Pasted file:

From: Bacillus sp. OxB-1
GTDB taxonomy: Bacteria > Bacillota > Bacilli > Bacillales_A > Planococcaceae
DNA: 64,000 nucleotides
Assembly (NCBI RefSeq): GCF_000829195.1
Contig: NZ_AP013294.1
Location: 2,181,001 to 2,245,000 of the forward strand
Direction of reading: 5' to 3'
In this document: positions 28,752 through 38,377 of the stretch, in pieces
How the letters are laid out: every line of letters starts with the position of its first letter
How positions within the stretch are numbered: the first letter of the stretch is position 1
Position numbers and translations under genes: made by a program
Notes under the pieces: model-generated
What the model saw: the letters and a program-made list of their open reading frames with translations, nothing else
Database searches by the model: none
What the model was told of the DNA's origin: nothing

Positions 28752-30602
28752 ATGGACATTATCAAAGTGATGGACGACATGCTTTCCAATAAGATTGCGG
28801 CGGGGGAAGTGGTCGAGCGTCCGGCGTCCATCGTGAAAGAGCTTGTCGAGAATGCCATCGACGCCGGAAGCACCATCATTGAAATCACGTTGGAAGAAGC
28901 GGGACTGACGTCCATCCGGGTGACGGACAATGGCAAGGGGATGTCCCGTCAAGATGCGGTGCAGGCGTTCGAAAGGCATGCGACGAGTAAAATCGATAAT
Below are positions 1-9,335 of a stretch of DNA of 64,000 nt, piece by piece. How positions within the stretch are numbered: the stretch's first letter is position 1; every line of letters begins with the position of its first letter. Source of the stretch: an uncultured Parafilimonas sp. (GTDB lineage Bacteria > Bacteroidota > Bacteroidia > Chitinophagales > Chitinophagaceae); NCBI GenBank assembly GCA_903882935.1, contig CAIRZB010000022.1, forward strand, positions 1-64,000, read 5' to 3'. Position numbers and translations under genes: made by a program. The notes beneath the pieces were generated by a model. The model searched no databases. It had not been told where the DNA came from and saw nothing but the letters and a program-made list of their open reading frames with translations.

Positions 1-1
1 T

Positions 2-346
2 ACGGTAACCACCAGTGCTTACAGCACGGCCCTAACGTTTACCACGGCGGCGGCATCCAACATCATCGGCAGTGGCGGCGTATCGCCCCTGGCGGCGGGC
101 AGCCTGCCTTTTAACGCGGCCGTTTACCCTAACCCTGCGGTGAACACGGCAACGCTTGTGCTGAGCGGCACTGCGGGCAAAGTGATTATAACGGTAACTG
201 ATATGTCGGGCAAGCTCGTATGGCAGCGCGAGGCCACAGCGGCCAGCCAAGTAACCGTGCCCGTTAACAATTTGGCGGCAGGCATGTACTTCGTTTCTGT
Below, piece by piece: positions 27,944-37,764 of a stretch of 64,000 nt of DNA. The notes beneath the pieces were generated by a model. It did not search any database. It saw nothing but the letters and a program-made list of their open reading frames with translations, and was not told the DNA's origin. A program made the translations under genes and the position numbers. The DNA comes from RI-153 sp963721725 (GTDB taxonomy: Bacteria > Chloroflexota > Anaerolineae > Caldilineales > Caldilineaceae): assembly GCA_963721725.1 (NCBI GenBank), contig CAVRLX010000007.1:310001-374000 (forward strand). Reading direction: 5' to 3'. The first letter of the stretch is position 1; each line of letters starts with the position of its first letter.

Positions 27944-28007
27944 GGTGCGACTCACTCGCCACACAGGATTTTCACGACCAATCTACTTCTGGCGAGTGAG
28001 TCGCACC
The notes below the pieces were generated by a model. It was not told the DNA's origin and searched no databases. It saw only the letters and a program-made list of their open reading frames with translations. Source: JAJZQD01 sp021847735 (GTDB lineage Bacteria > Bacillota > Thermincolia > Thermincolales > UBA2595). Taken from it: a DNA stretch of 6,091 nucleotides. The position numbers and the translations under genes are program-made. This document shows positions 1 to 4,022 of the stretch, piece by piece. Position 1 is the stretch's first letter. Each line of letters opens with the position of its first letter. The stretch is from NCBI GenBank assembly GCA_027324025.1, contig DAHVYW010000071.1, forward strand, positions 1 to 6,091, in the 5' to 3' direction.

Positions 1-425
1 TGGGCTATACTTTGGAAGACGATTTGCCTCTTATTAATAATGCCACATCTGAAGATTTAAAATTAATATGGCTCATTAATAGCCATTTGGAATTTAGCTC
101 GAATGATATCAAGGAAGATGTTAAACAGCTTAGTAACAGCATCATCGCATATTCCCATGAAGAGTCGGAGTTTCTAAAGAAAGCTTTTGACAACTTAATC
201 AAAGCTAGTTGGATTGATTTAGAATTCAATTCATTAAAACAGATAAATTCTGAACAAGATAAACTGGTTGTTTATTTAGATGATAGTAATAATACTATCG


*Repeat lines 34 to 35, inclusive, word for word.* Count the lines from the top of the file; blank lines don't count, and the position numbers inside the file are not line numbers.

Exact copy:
101 GAATGATATCAAGGAAGATGTTAAACAGCTTAGTAACAGCATCATCGCATATTCCCATGAAGAGTCGGAGTTTCTAAAGAAAGCTTTTGACAACTTAATC
201 AAAGCTAGTTGGATTGATTTAGAATTCAATTCATTAAAACAGATAAATTCTGAACAAGATAAACTGGTTGTTTATTTAGATGATAGTAATAATACTATCG